Giving Yourself Time to Feel

Feelings. We all experience them, even when we don’t want to deal with them. Wouldn’t it be great if the only thing we could feel was happiness all the time? Or at the very least, we could wave a magic wand and make all those feelings we don’t like go away? No sadness, no anger, no guilt, no worry, no disgust. Unfortunately, that’s not the way it works. Believe it or not, it’s actually good when we face our emotions. They are what remind us we are human beings experiencing all that life has to offer.

Feelings associated with sexual trauma work a little bit differently than those who haven’t experienced trauma. Typically, survivors of sexual assault experience difficult emotions in a heightened manner. Sadness may feel like depression, anger may feel like rage, guilt may feel like shame, worry turns into anxiety or panic. Those feelings are usually created by what we call “misbeliefs,” or beliefs survivors have created about the traumatic event that aren’t entirely accurate, or even accurate at all. An example of this may be if a survivor believes the assault was his or her fault because he or she was intoxicated at the time. This is a misbelief because an assault is always the assailant’s fault, and the survivor has the right to drink alcohol without being sexually assaulted. Nonetheless, the misbelief may lead the survivor to have increased feelings of shame about the assault as well as heightened anxiety around others while drinking.

Sometimes these feelings end up being too much to handle and our false friend “avoidance” comes into play. It keeps us from feeling those emotions we don’t want to feel. Avoidance can come in many forms. You may push your emotional thoughts away by thinking about something else. You may drink or use drugs to numb the pain. You may overeat to get temporary relief from pain. You may even throw yourself into an overly packed schedule to prevent yourself from having time to think about the trauma. The hard truth is that by avoiding those feelings, we keep stuffing those emotions back inside and they never actually go away; they creep back up when we least expect it. Ultimately, this is what keeps survivors stuck in their healing process.

Taking the time to embrace your emotions is a very important part of the healing process. In the counseling world, we call this the “splinter analogy.” When you get a splinter, you want to avoid pulling it out because you know it will hurt. If you leave the splinter there, it will fester and become infected, making the original problem much worse. So you decide to face the pain for just a little bit to prevent creating a greater problem down the road. That’s exactly what counseling is like. Survivors face their feelings about the trauma for a small amount of time to prevent that pain from further affecting their lives in the long run.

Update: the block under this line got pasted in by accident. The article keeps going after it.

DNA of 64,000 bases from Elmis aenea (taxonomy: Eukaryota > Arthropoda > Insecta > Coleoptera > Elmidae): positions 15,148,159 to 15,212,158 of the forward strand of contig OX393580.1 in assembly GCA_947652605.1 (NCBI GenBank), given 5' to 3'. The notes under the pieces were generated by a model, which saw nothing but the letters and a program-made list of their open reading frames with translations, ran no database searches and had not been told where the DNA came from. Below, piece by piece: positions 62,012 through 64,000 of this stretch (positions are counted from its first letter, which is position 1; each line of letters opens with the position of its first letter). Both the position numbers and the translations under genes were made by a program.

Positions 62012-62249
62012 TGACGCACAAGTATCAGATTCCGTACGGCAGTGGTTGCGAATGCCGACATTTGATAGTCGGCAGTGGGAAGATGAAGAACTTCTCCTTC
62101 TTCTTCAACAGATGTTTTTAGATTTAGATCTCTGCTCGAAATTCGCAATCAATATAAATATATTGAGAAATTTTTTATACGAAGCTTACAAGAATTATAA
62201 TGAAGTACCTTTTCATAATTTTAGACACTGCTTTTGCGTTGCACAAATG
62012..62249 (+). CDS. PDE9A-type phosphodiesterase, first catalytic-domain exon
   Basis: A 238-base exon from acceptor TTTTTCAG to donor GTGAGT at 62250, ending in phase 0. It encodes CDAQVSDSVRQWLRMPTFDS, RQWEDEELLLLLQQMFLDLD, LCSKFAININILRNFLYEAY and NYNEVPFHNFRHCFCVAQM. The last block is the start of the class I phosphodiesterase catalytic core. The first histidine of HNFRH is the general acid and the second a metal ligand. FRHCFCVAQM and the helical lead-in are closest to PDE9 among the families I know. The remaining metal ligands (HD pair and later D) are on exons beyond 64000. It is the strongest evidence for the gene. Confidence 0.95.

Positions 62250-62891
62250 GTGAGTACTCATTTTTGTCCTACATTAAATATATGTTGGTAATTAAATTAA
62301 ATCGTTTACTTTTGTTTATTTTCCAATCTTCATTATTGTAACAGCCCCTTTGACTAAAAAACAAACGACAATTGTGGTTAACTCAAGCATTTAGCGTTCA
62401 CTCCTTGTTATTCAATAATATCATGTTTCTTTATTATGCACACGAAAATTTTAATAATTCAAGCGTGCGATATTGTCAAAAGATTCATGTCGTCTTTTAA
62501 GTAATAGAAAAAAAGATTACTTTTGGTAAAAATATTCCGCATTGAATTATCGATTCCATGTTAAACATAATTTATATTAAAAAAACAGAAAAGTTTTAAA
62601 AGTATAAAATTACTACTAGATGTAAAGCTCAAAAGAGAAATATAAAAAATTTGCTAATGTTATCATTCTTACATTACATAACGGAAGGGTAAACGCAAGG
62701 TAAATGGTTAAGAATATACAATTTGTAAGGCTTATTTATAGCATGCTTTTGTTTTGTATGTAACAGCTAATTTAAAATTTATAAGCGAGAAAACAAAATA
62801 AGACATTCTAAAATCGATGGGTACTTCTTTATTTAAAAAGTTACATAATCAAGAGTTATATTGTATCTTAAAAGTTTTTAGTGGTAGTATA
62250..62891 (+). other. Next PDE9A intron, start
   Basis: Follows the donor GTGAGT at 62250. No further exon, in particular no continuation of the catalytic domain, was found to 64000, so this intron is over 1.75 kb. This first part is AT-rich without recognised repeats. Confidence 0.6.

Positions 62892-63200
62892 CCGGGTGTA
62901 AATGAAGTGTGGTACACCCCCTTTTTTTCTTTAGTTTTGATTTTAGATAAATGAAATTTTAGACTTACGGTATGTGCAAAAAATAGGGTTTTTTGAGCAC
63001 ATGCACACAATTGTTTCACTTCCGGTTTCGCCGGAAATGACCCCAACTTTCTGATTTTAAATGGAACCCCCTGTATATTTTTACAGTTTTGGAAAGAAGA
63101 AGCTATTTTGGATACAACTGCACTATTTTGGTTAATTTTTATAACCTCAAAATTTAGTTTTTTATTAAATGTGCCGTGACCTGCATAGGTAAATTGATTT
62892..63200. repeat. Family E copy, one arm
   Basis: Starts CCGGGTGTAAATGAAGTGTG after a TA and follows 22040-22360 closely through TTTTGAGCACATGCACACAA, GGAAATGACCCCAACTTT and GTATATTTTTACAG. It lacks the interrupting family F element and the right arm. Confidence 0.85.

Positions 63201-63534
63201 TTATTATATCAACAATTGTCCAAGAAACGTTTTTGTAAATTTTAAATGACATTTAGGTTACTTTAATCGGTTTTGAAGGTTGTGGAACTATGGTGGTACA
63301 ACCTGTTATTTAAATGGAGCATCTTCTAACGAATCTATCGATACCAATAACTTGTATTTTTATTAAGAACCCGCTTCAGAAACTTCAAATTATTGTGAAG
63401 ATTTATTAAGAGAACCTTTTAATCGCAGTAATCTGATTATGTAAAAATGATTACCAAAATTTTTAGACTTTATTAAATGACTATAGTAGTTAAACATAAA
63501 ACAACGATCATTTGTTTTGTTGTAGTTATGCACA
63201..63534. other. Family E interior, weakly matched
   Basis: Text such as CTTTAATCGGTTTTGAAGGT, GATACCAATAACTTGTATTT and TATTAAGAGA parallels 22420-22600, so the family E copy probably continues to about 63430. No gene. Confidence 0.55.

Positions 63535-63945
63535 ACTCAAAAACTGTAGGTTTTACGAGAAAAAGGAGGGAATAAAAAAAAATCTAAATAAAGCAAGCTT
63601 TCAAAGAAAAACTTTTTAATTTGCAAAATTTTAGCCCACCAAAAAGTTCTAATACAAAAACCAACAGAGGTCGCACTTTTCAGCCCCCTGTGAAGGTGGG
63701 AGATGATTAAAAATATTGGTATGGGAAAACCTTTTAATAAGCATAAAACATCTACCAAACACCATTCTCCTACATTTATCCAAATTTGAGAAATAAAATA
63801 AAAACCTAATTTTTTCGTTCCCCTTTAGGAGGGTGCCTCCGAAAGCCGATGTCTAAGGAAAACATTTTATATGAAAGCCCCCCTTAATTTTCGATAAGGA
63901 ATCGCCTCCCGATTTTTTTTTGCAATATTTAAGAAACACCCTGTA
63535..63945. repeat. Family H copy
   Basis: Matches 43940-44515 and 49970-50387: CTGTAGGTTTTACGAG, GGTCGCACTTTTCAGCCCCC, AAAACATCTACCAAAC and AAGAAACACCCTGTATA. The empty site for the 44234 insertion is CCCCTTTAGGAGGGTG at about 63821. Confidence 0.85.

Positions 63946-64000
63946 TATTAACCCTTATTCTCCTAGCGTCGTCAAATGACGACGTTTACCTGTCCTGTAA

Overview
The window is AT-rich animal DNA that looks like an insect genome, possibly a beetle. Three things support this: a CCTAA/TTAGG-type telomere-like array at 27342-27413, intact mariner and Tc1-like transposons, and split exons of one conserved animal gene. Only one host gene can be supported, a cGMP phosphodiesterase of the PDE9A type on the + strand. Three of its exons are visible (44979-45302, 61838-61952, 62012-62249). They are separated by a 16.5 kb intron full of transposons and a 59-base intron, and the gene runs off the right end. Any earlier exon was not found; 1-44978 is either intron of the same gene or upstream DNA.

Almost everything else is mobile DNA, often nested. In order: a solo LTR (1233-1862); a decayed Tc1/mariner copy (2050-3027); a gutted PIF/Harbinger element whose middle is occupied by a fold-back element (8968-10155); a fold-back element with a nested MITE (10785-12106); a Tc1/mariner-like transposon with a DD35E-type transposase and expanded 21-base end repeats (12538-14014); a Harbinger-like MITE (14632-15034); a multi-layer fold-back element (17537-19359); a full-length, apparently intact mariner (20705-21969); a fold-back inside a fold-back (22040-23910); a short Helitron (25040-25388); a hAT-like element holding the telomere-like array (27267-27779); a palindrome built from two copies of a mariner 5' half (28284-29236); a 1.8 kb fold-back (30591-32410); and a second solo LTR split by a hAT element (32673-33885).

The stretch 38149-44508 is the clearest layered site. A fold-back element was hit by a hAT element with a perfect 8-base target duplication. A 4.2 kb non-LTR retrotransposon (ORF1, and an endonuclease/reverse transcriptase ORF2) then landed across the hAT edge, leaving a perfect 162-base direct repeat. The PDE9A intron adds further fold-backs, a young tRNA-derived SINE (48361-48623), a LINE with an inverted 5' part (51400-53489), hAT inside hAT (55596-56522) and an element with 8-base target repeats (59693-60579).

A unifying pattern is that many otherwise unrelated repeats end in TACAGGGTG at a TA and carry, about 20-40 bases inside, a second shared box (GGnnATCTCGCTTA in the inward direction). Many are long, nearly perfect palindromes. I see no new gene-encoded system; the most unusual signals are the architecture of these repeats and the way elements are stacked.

It’s okay to feel emotions. I like to think of them as being similar to waves in the ocean. If we fight against them, they make situations much worse and end up causing us to feel like we are drowning. But if we embrace them, we are able to manage our healing process, and ultimately our lives, much more effectively. The best part is that eventually those emotions will subside. Give yourself a break; it’s okay to feel the pain of experiencing trauma. You are brave. You are strong. You can do this. You aren’t alone. Sexual Trauma Services of the Midlands is here to support you.

 

Amanda Davis

As STSM's Community Advocate Counselor, Amanda provides individual counseling and crisis intervention in Lexington County. She also provides counseling in schools for children who aren't able to be seen in our office.

Amanda received a Bachelor of Science in Business Administration in Human Resource Management and a Bachelor of Arts in Psychology from the University of South Carolina in August 2010. In May 2015, Amanda received her Master of Social Work from the University of South Carolina and became a Licensed Master of Social Work. She loves working at STSM and being a part of a survivor’s healing process.